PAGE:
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Bernard Kron

Bare Metal '32 Ford Highboy Roadster

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Bare Metal ’32 Ford Highboy Roadster

This is a kit-bashed Deuce Highboy featuring a bare steel finish utilizing a technique I developed consisting of a base color coat of silver lacquer metallic paint (Duplicolor Silver Metallic), Kosutte Gin San metalizing powder and Tamiya Black Panel Line Wash. Everything is plastic except the grill shell support struts (.020 piano wire) and the driveshaft (aluminum tubing stained with black wash). Non-steel surfaces are finished in various combinations of Testors Metalizer paints and Molotow Chrome or are kit chrome. The only color besides metallic tones are black rubber and the blue-gray seat belts.

Here are the details of the kits used and the scratch built or modified items:

Revell ‘32 Ford Highboy kit – Chassis rails, front cross member, radiator, grill shell, hood, main body, knock off hub spinners, head and tail lights, license plate frame. Chassis z’d 6 scale inches at rear. Model A cross member and buggy spring  from Monogram Model A Ford kits grafted in place. Front suspension from Monogram ’32 Ford Roadster kits.
Revell Stacey David Rat Roaster: Hairpins, Moon tank sides, miscellaneous small parts and steering gear.
Revell/Monogram ’37 Ford Van kit: chassis K-member, exhaust mufflers.
AMT ’53 Ford Pickup kit: 8-carb DeSoto Firedome Hemi V8, shift lever.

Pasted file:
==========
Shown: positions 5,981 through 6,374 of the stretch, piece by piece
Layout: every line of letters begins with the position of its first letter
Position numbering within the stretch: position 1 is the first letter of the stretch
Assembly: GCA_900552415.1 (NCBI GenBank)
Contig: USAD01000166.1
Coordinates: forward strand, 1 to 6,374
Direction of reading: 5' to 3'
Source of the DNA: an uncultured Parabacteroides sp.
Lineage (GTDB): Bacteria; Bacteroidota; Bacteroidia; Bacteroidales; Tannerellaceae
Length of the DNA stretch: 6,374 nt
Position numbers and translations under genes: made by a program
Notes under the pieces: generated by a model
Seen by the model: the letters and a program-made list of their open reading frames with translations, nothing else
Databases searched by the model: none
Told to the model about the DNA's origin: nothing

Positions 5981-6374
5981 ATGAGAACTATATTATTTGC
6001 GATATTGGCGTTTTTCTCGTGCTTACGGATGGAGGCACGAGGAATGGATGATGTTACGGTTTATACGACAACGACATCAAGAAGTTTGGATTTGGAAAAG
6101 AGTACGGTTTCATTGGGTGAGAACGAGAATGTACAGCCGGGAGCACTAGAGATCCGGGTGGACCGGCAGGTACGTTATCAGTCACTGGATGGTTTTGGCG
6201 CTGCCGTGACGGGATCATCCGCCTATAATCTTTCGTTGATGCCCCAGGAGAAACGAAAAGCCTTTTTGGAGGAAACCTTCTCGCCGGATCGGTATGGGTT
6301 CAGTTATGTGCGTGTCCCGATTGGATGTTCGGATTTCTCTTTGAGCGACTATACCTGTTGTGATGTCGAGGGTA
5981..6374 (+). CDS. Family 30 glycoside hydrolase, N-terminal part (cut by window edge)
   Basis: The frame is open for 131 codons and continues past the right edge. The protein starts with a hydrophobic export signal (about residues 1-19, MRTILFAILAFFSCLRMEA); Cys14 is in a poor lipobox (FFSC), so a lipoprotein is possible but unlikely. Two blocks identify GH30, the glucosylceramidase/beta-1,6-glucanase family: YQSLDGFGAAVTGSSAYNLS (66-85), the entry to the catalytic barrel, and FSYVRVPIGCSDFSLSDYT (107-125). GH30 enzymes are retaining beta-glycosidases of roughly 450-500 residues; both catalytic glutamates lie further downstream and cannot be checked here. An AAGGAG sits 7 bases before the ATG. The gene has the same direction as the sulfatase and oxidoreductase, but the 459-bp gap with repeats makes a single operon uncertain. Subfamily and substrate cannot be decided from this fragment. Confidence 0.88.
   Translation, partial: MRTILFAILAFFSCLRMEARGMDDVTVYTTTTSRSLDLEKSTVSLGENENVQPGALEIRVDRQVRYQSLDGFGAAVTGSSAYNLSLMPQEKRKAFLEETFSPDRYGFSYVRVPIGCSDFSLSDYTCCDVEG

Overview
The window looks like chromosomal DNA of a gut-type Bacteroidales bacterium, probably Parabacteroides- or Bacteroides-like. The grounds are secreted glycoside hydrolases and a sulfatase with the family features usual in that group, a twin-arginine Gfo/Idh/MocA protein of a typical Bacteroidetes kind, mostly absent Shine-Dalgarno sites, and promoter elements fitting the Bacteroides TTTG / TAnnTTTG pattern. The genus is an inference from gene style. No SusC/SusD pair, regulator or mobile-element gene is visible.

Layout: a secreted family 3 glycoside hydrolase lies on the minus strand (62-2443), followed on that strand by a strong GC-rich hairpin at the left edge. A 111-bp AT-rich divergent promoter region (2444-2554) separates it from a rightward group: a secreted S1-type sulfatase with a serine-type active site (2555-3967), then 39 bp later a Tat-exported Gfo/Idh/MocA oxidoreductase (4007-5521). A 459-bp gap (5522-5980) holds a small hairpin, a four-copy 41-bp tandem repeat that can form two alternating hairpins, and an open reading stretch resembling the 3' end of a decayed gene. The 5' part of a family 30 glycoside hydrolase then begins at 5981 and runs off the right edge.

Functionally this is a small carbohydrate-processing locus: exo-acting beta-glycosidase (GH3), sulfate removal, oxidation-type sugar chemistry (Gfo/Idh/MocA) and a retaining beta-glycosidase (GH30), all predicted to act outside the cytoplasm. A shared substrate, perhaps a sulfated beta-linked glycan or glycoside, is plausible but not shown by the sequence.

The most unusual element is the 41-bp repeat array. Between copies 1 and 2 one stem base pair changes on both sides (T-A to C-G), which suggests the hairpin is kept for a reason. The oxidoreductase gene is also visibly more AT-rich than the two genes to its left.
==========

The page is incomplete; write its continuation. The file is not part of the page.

AMT Phantom Vicky kit: Halibrand front mag wheels used as rear wheels, dashboard, steering wheel, front spot brakes.
Polar Lights Funny Car kits: front wheels.
Aftermarket parts: Modelhaus T120 front tires, Herb Deeks bias-ply rear truck tires, Halibrand quick change rear suspension, ’40 Ford rear brakes  and Schroeder cowl mount sprint car steering by the late Ron Royston at Early Years Resins, louvered rear deck and stock style ’32 Ford firewall by Ed Fluck at Drag City Casting, bomber style seats by Big Donkey Resins.
Scratch built parts: Interior tin work, steering bell crank and tie rod, exhaust system. Chromed Moon tank made from Revell side pieces and AMT ’49 Ford center barrel to avoid a tank seam and preserve kit chrome.

Thanx for lookin’,
B.

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Well done! Good looking build!

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Hi!

Very convincing technique, Thank you for sharing your "recipe". I will certainly experiment with it on a future built. 

Bravo!

CT

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It is great to see this outstanding Deuce model as there has not been many hot rods posted here lately.

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Exceptionally believable bare-metal effect. Looks exactly like a Brookville body that's been handled a little, in the pre-paint fit-up phase. One of the most inspirational builds I've seen on here in some time. Your stance is spot-on too, a nice improvement from how most of these kits turn out. VERY attractive model overall.

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Beautiful looking Roadster. Your paint technique gives a very believable finish. In addition this is a very cleanly built.  

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Very authentic in all categories. Looks 1:1. Well done Bernard!

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Posted (edited)

Thanks to you all for the kind comments!

On 5/30/2019 at 7:59 AM, Ace-Garageguy said:

Exceptionally believable bare-metal effect. Looks exactly like a Brookville body that's been handled a little, in the pre-paint fit-up phase. ...

Thanks so much, Bill. You are far too kind! I still can recall being floored by the effect you achieved on your creation of the bodywork for the original injected version of the Mickey Thompson Challenger. Bare metal is a mysteriously beautiful thing. In my case I was trying to reproduce the look of the steel tub on my frogeye Sprite when we were building it up from bare metal. I wanted it to look a little shop worn.